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The History Of Victoria Park, Hong Kong In 1 Minute

Picture of Bernard Ho
Updated: 3 July 2016
Located between Causeway Bay and Tin Hau on the north of Hong Kong Island, Victoria Park is a haven for the busy – a calm within the bustle of Causeway Bay. This 19-hectare space houses ample public facilities for all who visit, including eight football pitches, four basketball courts and even an Olympic-sized, and recently furnished, swimming pool.

Victoria Park was previously a typhoon shelter for fishing boats in the ’50s; however, due to the decline of the fishing industry – and the rise of the tertiary sector of Hong Kong Island – the shelter was reclaimed and transformed into the beautiful park you can see today.

The park is home to a large statue of Queen Victoria near its entrance – a statue that features two intriguing incidents in its history. The first incident occurred during the Japanese occupation of Hong Kong in World War II when the Japanese had taken hold of the Queen Victoria statue and taken it back to Japan to melt. Following the defeat of the Axis powers in World War II, this statue was later returned to Hong Kong and placed in Victoria Park – hence the name.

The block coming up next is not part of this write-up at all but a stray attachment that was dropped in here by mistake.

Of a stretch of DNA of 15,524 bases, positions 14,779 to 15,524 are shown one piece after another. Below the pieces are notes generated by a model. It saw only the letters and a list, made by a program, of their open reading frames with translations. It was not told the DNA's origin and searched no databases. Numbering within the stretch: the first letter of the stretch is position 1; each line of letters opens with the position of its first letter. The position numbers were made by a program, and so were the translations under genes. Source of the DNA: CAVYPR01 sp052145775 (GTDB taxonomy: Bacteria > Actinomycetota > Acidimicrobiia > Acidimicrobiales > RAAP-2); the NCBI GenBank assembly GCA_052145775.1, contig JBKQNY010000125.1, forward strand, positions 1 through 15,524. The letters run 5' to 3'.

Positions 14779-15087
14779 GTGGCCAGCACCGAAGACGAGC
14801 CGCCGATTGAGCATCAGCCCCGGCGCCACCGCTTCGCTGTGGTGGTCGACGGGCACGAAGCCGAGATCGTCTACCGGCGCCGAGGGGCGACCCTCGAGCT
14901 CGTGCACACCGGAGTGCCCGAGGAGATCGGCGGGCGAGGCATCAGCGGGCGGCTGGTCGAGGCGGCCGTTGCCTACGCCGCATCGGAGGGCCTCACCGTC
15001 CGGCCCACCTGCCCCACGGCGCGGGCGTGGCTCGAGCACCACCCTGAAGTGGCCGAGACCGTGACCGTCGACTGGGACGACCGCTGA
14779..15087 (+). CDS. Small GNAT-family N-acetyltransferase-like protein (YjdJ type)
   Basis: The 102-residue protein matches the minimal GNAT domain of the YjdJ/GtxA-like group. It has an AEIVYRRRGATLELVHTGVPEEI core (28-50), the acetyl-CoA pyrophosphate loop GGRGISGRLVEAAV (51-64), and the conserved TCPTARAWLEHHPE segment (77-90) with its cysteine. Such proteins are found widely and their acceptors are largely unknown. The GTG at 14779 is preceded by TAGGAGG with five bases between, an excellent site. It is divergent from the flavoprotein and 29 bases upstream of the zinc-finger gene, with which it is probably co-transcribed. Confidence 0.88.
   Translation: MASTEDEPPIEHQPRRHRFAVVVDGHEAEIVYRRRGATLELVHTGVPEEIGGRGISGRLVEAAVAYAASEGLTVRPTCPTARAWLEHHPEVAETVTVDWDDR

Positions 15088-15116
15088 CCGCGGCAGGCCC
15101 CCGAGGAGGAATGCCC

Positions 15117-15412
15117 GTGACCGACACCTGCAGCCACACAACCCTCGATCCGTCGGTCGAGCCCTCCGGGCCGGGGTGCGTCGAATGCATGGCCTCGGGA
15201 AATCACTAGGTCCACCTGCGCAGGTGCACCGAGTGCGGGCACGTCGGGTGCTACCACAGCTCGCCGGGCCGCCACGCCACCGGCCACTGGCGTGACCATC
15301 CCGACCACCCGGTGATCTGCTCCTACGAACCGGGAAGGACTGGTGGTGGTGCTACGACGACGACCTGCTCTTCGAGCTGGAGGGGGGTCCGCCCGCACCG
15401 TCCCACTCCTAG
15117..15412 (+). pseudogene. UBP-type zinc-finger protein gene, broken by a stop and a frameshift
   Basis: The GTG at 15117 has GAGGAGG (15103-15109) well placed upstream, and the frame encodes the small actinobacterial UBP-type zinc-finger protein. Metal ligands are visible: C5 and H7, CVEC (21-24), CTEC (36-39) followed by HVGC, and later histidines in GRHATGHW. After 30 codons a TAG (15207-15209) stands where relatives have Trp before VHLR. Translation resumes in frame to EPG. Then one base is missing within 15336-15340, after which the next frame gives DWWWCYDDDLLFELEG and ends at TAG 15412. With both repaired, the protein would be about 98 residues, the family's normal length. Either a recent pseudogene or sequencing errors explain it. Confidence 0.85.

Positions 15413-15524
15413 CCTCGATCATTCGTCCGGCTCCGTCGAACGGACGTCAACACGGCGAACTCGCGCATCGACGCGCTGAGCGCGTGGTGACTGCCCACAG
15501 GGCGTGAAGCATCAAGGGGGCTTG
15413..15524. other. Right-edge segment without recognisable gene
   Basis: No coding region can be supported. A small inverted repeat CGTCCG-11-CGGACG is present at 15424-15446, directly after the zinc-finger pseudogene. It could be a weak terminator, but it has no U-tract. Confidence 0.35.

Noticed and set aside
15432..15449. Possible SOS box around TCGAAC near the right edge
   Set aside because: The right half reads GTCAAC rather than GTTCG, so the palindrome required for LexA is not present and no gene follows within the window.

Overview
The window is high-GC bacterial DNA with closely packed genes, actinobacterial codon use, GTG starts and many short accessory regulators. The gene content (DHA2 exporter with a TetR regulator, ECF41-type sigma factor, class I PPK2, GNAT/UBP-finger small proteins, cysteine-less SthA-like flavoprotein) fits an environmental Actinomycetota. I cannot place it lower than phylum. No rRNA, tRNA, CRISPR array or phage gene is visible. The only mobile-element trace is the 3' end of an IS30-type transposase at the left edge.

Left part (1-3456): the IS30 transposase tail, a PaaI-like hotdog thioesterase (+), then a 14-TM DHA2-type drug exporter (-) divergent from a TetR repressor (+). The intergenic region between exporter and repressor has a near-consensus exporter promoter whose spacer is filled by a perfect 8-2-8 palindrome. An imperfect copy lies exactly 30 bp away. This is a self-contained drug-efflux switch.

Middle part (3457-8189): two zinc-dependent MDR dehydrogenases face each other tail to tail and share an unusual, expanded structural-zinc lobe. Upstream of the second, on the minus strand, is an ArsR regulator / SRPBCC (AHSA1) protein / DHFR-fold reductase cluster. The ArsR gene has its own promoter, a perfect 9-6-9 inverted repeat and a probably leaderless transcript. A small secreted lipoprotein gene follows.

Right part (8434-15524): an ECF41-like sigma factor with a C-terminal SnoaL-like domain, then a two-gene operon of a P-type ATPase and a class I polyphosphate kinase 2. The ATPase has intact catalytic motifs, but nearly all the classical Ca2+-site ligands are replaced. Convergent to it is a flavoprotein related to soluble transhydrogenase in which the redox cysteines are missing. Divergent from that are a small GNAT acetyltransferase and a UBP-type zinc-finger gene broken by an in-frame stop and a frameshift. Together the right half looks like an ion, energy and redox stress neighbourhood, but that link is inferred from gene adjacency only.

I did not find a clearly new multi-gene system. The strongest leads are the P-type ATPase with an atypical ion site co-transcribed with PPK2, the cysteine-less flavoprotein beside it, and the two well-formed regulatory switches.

The second incident occurred in 1996 when a recent immigrant artist from China, by the name of Pun Sing-Liu, smashed the nose of the statue and spray painted it red. Pun was protesting the passive colonial nature of Hong Kong and desired more unity with ‘red’ China. The aftermath of this incident was simply a restoration of the statue and Pun being charged with vandalism.

Today, Victoria Park is a common gathering place for domestic helpers on weekends and also serves as an important landmark for Hong Kong’s street football and basketball culture.

Victoria Park, 1 Hing Fat Street, Causeway Bay, Hong Kong, +852 2890 5824